Phytoestrogens: Biology 101
The term “phyto-estrogen” has generated more confusion in women who are trying to achieve hormone balance than any other phrase. Most assume that the word “estrogen” implies a steroid hormone, that carries all the risks and side-effects that are posed by too much natural estrogen and, in particular, any amount of synthetic, environmental estrogens.
All hormones occupy hormone receptor sites, similar to the way a key fits into a lock.
When a natural estrogen occupies an estrogen receptor, it “keys” the receptor site and causes a myriad of necessary activities to occur. When a synthetic estrogen (xeno-estrogen) occupies an estrogen receptor site, it also causes a myriad of reactions to occur at the receptor site, some of which imitate natural estrogens, but, many of which are harmful to the body.
All synthetic estrogens have a myriad of clearly-established, undesirable side-effects.
Phytoestrogens occupy estrogen receptor sites, however, just as a key blank will plug into your ignition and not start your car, phyto-estrogens do not key or activate any significant activity to occur at the receptor level.
Phytoestrogens: How Beneficial?
Women are exposed to a broad spectrum of xenoestrogens (synthetic estrogens) from meat & dairy and from personal care products that are formulated with petroleum compounds (petro-chemicals).
When phyto-estrogens occupy estrogen receptors, they thereby prevent the “harmful” estrogens from plugging in and subsequent damage to the woman’s body.
Phyto-estrogens, therefore, have a prophylactic or protective effect on women’s health.
Phytoestrogens: the Research
In the lab, phytoestrogens can stimulate the growth of breast cancer cells. But in human studies, scientists have not found that diets high in soy increase breast cancer risk. In fact, research has shown the opposite effect:
- In a report in The Journal of the American Medical Association in 2009, scientists who looked at 5,042 people in the Shanghai Breast Cancer Survival Study found that soy was linked to a significantly lower risk of breast cancer recurrence and mortality. But the study, while encouraging, was carried out in China, so questions lingered about the extent to which the findings applied to women elsewhere.
- In a more recent multiyear study, published in May in The American Journal of Clinical Nutrition, scientists followed nearly 10,000 breast cancer survivors, many of them in the United States. They found that women who ate the most soy had lower rates of cancer recurrence and mortality.Though the findings reflect only a correlation, they suggest that the concerns about soy and breast cancer may be unfounded.Research shows that women in countries with a high consumption of phytoestrogens may have a lower risk of breast cancer.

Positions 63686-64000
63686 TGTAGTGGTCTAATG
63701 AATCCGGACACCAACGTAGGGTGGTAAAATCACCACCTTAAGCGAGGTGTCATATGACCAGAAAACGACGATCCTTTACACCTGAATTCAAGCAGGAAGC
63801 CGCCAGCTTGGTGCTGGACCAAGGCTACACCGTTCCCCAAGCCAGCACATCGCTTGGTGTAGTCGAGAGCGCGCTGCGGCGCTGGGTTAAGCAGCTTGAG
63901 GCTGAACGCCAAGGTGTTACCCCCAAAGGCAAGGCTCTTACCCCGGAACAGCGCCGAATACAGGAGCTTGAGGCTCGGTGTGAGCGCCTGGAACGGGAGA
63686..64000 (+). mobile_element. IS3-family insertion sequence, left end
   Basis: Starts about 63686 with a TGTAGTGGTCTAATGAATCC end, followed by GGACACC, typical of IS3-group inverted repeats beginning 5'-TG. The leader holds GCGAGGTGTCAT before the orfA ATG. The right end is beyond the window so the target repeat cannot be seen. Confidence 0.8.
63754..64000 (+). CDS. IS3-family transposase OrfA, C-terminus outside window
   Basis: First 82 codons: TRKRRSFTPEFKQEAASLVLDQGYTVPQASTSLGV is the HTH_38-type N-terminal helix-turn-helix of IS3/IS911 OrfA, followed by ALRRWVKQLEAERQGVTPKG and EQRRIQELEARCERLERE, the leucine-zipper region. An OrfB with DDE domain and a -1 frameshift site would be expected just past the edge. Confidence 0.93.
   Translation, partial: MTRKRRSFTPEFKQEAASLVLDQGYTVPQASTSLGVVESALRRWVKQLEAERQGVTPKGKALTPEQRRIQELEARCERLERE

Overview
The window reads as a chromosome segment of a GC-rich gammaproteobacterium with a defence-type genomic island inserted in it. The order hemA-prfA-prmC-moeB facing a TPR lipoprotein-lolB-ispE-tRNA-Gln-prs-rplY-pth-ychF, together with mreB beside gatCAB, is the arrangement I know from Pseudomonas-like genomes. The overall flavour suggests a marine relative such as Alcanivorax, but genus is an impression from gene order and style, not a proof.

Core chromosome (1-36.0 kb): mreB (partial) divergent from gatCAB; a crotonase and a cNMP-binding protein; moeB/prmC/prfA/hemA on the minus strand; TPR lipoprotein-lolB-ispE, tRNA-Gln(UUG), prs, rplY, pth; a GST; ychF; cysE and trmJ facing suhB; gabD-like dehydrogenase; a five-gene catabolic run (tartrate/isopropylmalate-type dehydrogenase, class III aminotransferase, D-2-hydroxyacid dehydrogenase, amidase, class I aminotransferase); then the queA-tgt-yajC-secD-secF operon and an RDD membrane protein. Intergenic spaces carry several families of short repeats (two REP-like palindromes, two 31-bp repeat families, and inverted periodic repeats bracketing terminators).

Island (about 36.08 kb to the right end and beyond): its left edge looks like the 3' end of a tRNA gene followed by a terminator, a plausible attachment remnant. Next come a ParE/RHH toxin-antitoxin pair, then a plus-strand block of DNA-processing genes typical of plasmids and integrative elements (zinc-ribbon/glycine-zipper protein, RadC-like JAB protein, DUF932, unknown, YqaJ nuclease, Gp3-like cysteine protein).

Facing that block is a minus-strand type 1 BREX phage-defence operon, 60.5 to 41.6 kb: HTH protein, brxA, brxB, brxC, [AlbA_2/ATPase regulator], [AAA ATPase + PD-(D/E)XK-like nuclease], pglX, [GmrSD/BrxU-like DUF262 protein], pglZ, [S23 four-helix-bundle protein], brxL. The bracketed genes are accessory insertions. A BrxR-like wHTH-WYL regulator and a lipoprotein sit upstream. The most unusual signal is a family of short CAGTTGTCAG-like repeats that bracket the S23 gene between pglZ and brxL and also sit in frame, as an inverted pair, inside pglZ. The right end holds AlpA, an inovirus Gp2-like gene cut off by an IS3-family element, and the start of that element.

- In a report published in CA: A Cancer Journal for Clinicians in 2007, scientists note that exposure to phytoestrogens in childhood or early adolescence may help protect against future incidence of breast cancer.
- A 2001 research review published in Archives of Internal Medicine, investigators analyzed 74 studies on phytoestrogens and concluded that there isn’t enough evidence to recommend the use of phytoestrogens in place of traditional HRT. However, the review’s authors note that
“evidence for the potential health benefits of phytoestrogens is increasing.”
- Phytoestrogens have some beneficial effect on bone mineral density, insulin resistance, and cholesterol levels among women undergoing menopause, according to a review published in Fertility and Sterility in 2007. The review’s authors sized up 21 studies, finding evidence that phytoestrogens can protect against breast cancer, bone fracture, or cardiovascular disease in postmenopausal women.
Phytoestrogens, (plant estrogens) exert beneficial, protective influence against the tsunami of harmful estrogens in our personal care products, the environment and in so many foods. Supplementing with a Bioidentical Progesterone Cream, free of Chinese progesterone, GMO-free & Petro-chemical-free will significantly balance the potential harmful effects from those estrogens.